Information & Facts
When conducting business in Honduras, appointments are necessary
and should be made two weeks in advance. Visitors are expected to
be punctual, though meetings may not start on time. Business
travellers should allow plenty of time for socialising and should
not rush getting straight down to business, as Hondurans place
importance on establishing personal contact. Business is male
dominated but since 2005 women now make up 47 percent of the labour
force. Business suits or jackets for men and dresses and skirts for
women are customary. Though some businesspeople speak English,
correspondence should be in Spanish. Business hours are Monday to
Friday from 8am to 5pm with an hour or two taken over lunch.
Honduras's climate is hot and humid almost all year round. The
coast is hot and tropical while the mountainous area is slightly
cooler. The north coast is prone to a very hot climate and
experiences rain throughout the year. The dry season runs from
November to April and the wet season from May to October. The
Caribbean coast experiences heavy rain from September to February.
Average annual temperatures hover around 90°F (32°C). Hurricane
season runs from June to November and landslides, mudslides and
flooding may occur.
The international access code for Honduras is +504. The outgoing
code is 00, followed by the relevant country code (e.g. 0044 for
the United Kingdom). City/area codes are not in use. Roaming
agreements exist with international mobile phone companies and
coverage is generally good along the coast and around major towns.
Internet cafes are common and can be found in major towns.
There is a strong Spanish influence in Honduras. Beachwear and
shorts should not be worn away from the beach or poolside. Men are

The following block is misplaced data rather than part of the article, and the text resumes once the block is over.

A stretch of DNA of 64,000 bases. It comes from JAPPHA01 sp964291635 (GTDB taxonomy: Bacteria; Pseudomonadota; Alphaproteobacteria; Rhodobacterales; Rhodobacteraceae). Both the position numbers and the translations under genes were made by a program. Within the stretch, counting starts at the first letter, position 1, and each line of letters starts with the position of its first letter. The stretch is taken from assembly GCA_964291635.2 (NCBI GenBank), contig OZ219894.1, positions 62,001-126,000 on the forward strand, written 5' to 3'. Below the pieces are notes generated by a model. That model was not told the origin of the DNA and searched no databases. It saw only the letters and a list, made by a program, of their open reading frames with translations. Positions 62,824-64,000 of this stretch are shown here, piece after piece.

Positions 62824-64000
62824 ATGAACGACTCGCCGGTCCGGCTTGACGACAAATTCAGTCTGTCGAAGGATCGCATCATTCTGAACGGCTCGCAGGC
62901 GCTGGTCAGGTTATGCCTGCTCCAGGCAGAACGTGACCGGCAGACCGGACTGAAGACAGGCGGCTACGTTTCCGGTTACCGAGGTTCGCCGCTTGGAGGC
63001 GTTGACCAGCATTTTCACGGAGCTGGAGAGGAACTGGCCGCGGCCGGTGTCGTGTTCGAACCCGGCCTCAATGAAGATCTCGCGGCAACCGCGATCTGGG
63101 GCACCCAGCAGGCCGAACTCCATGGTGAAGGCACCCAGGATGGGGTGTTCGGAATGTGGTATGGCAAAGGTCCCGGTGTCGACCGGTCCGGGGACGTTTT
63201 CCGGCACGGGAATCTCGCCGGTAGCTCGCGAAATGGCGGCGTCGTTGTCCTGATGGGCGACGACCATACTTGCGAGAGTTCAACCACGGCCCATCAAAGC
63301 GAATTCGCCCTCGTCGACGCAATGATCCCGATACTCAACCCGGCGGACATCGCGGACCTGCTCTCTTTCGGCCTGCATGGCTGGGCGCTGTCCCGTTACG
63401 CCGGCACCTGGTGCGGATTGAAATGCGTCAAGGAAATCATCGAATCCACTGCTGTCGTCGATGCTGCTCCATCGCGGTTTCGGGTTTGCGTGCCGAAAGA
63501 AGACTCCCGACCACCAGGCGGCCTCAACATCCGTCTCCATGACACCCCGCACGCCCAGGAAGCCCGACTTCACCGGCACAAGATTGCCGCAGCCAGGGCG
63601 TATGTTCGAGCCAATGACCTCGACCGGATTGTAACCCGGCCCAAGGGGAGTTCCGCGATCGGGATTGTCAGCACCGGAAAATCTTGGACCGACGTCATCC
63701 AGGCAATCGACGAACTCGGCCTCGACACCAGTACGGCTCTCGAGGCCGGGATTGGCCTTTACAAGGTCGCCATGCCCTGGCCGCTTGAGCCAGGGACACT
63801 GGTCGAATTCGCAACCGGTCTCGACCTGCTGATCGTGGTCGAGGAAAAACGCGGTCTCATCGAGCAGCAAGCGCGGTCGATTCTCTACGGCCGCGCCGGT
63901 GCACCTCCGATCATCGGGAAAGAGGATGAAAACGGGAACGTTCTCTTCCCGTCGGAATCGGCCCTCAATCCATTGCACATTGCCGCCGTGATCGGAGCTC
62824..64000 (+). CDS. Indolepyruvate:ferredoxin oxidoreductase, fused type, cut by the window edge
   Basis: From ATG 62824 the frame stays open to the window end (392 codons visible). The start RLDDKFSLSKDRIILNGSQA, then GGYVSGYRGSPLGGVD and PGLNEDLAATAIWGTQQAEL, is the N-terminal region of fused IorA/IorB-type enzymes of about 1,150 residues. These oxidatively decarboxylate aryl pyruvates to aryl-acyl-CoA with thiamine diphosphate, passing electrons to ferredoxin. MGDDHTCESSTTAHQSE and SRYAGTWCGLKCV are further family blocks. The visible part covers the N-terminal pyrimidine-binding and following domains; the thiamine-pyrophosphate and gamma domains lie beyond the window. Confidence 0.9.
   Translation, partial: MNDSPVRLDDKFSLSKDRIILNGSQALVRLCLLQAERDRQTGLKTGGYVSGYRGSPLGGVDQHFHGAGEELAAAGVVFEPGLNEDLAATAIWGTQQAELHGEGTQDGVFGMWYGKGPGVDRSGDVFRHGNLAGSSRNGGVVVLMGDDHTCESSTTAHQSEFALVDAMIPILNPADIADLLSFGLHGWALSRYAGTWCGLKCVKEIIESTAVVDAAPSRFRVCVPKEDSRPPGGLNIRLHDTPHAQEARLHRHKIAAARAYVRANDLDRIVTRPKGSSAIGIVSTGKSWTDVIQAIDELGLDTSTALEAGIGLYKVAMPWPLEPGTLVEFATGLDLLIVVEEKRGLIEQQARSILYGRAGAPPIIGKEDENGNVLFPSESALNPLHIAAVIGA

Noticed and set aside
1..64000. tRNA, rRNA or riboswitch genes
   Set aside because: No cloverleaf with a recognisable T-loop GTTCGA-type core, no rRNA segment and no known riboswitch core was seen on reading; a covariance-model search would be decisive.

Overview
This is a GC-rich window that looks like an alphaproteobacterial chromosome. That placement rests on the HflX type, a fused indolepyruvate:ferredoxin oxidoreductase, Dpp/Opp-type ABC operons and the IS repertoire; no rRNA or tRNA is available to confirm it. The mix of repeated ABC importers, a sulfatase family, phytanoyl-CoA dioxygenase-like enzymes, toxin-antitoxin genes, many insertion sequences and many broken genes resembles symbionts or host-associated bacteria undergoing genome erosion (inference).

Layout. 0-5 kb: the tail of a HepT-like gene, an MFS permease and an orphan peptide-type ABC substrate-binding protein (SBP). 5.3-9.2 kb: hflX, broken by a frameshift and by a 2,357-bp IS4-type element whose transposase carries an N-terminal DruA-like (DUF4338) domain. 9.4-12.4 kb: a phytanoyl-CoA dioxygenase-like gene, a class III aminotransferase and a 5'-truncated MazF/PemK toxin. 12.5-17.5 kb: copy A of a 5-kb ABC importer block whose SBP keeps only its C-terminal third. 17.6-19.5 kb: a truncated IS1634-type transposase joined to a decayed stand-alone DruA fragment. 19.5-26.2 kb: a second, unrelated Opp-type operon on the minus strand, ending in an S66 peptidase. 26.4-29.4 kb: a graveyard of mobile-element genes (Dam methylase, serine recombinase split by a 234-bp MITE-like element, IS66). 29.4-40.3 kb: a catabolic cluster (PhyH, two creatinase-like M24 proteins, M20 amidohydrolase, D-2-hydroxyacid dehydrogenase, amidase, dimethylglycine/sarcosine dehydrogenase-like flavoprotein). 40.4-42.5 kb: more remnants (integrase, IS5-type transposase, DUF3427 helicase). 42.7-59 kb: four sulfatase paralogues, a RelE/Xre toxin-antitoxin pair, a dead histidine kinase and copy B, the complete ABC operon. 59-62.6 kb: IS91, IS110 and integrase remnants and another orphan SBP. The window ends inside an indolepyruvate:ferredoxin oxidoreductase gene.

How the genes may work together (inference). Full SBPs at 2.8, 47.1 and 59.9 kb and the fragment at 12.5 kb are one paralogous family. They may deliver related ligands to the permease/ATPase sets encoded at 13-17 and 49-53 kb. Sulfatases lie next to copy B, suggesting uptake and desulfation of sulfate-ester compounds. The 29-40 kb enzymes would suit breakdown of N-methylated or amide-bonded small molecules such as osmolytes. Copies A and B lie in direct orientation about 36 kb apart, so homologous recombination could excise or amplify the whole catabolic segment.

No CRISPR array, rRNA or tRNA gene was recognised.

required to wear dinner jackets for formal social occasions. A
common and appropriate greeting for men and women is a
Travellers over 18 years do not have to pay customs duty on 200
cigarettes or 100 cigars or 450g of tobacco, two bottles of
alcoholic beverages, a reasonable amount of perfume for personal
use and gifts up to a total value of US$1,000.
Electrical current is 110 volts, 60Hz. Flat blade
attachment plugs and flat blades with round grounding pin are in
Mosquito-borne illnesses are an ongoing health problem in
Honduras. All travellers are advised to take mosquito repellent to
prevent illnesses such as malaria and dengue fever, as well as to
protect from annoying mosquito and sand fly bites. It is strongly
recommended that routine vaccinations are up to date. Tap water is
not safe to drink but bottles or bags of purified water a readily
available. Honduras regularly suffers from severe air pollution,
which can aggravate or lead to respiratory problems. For divers,
there is a hyperbaric decompression chamber on Roatan. State
hospitals are under-funded and travellers should use private
hospitals where possible. Health insurance is recommended.
Spanish is the official language although English is
often spoken in the Bay Islands.
The currency in Honduras is the Lempira (HNL), which is
subdivided into 100 centavos. Denominations are 10, 20 and 50
centavos. It is best to travel on the US Dollar as it is the more
favourable exchange currency, but banks in larger cities will
occasionally exchange Euros and Canadian Dollars. American Express,
Diners Club, MasterCard and Visa are widely accepted in Honduras.
ATMs are widely available.
All foreign passengers to Honduras must hold onward/return
tickets, and all necessary travel documentation for their next
destination. Visa extensions can be obtained from the Immigration
Office, for a fee that varies between USD 10 and USD 50. Note that
travellers under 21 years of age are considered to be minors. NOTE:
It is highly recommended that your passport has at least six months
validity remaining after your intended date of departure from your
travel destination. Immigration officials often apply different
rules to those stated by travel agents and official sources.
Political demonstrations in Honduras can sometimes be disruptive
to traffic, but are generally announced in advance and are
peaceful. Travellers should avoid areas where demonstrations are
taking place and should stay informed by following the local news
and consulting hotel personnel and tour guides. Incidents of crime,
including carjacking along roads in Honduras is common. There have
been frequent incidents of highway robbery on a number of roads.
Petty crime is common in urban areas and tourist spots. Travellers
should always carry a photocopy of their passport for
identification purposes. It is not advisable to walk around town
A service charge of 10 percent is usually added to bills at
restaurants in Honduras, but anything extra is for good service. It
is customary to tip hotel bellboys and cleaning staff for good